The board of directors listing in the 1996 MetLife annual report is accompanied by an impressive portrait of 16 spirited men and women grouped across the bottom of two pages. In this photo, board members look as if they are taking a break from a day of serious deliberation. In their midst is the Peanuts cartoon character Lucy with a ballooned message over her head that reads, "I'm proud to offer my business know-how to the MetLife team."
MetLife is not the only company to enliven the traditionally sedate board of directors' presentation with a recognizable advertising icon. Its report may be thought of as a cousin to the 1994 Coca-Cola report, which contained a board photo that included one very happy polar bear clutching the same distinctively shaped bottle as his 14 less hirsute companions.
But, don't start turning to the corporate information pages of your annual reports looking for entertainment. Very few of today's large corporations accompany the board description with any sort of humorous or high-spirited endorsement of a company's skills or its products.
Annual reports were originally intended for fiduciary purposes. Up until recent times, their focus was on the past year's events and financial performance. The treatment of the directors' listing in those reports, and, to a degree, the composition of the board reflected that predisposition.
With the advent of new technology, and instant access to information filed with the SEC, hindsight aspects of the contemporary report have become far less important to serious investors than insight and foresight. The section of the report called the "Review of Operations" is rapidly disappearing and is being replaced by special reports that highlight a company's unique capabilities for success (or survival) in a rapidly changing world.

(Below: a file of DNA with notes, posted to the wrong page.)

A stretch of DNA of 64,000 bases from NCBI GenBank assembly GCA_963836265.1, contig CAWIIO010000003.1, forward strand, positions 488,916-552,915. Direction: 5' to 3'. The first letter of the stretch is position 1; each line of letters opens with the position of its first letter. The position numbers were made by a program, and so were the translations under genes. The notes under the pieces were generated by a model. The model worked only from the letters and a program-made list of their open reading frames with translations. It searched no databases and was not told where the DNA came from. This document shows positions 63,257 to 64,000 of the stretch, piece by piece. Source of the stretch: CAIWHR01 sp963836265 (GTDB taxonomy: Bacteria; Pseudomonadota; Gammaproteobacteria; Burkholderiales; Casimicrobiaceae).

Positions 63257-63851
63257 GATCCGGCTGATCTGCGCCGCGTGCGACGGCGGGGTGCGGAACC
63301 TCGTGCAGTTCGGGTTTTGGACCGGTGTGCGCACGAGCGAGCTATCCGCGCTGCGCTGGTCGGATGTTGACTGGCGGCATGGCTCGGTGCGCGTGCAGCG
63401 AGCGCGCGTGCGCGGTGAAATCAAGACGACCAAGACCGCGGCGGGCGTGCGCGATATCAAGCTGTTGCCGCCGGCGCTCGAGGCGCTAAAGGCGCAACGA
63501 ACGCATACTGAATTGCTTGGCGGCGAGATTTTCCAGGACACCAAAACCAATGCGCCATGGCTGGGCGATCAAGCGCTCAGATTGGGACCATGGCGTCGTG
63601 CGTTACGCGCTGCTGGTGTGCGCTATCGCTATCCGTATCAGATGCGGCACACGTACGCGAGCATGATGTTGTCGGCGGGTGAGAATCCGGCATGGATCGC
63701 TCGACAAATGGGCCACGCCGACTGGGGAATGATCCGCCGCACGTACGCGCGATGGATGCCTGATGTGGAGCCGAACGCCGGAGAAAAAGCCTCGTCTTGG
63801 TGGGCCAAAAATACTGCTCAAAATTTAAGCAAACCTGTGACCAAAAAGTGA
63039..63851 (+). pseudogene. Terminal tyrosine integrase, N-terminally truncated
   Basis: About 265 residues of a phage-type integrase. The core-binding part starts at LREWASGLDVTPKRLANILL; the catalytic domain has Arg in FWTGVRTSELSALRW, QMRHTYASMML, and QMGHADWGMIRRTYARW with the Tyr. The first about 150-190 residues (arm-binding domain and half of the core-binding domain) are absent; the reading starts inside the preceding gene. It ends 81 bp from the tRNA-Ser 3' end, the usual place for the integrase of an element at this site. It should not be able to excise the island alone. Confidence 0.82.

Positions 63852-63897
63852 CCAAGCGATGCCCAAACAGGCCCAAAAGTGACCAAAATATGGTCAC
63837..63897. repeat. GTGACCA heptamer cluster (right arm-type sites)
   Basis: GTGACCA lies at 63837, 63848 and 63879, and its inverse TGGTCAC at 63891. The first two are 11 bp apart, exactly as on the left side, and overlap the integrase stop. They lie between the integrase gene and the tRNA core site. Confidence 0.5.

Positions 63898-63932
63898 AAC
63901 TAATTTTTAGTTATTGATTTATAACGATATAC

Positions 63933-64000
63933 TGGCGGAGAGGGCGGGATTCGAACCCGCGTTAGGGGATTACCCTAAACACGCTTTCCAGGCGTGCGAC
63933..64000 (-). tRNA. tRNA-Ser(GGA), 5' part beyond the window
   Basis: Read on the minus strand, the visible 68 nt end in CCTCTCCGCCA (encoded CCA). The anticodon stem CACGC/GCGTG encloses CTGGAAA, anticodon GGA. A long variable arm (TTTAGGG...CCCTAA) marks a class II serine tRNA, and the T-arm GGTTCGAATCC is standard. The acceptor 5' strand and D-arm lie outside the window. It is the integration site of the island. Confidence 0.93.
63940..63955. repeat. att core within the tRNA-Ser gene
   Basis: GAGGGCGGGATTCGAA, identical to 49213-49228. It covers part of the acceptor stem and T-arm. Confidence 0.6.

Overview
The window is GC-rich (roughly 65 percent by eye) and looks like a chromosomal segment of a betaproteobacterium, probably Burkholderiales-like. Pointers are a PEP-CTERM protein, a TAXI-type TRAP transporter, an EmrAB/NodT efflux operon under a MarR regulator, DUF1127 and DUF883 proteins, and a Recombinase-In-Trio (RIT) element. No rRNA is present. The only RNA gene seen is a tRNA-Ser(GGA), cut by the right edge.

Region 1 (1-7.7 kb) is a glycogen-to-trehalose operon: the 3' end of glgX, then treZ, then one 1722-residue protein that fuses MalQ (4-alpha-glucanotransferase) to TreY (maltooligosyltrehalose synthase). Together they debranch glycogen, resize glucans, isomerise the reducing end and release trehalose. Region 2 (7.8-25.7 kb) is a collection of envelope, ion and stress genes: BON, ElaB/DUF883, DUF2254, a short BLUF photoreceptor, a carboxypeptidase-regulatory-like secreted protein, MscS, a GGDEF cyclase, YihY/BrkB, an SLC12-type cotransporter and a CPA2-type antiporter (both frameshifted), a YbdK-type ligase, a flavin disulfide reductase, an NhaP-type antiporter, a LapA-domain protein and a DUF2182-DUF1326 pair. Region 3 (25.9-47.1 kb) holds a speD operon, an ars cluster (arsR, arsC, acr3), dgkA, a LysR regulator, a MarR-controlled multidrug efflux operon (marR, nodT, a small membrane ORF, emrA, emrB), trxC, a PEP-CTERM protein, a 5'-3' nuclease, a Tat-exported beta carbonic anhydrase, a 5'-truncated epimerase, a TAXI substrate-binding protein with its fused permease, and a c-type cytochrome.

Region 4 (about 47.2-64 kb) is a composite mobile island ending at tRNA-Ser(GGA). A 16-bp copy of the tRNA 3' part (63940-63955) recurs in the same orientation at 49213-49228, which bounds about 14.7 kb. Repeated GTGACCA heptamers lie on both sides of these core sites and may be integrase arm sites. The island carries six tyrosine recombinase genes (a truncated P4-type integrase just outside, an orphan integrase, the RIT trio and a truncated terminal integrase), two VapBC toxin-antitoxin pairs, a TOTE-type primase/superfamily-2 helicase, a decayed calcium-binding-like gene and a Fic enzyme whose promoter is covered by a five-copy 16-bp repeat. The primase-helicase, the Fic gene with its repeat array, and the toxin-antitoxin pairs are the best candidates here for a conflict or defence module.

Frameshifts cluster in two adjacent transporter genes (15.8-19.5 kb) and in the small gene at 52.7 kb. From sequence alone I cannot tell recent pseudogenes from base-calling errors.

What with global economic uncertainties, environmental disasters, an upswing in mergers and takeovers, and radically changing markets, there is a heightened investor interest in "oversight" (in both its definitions).
Interestingly enough, while many large companies have changed the composition of their board to deal more effectively with the diminishing stability of the business environment, most have not moved far from the earliest ways of presenting their board of directors in their annual reports.
A three-year survey conducted by Addison of annual reports from Fortune 100 companies in America showed that over two-thirds list no more than the names and primary affiliations of the directors. Only a handful showed directors' years of service on the board and even fewer provided their ages. A dozen provided some extended biography and only six listed other boards on which these members serve. Even fewer give figures on share ownership.
Some of this information might be available from other sources, but the subject of this article is the corporate annual report, arguably the most important document a company sends out each year. It comprises a report on past actions, a description of present...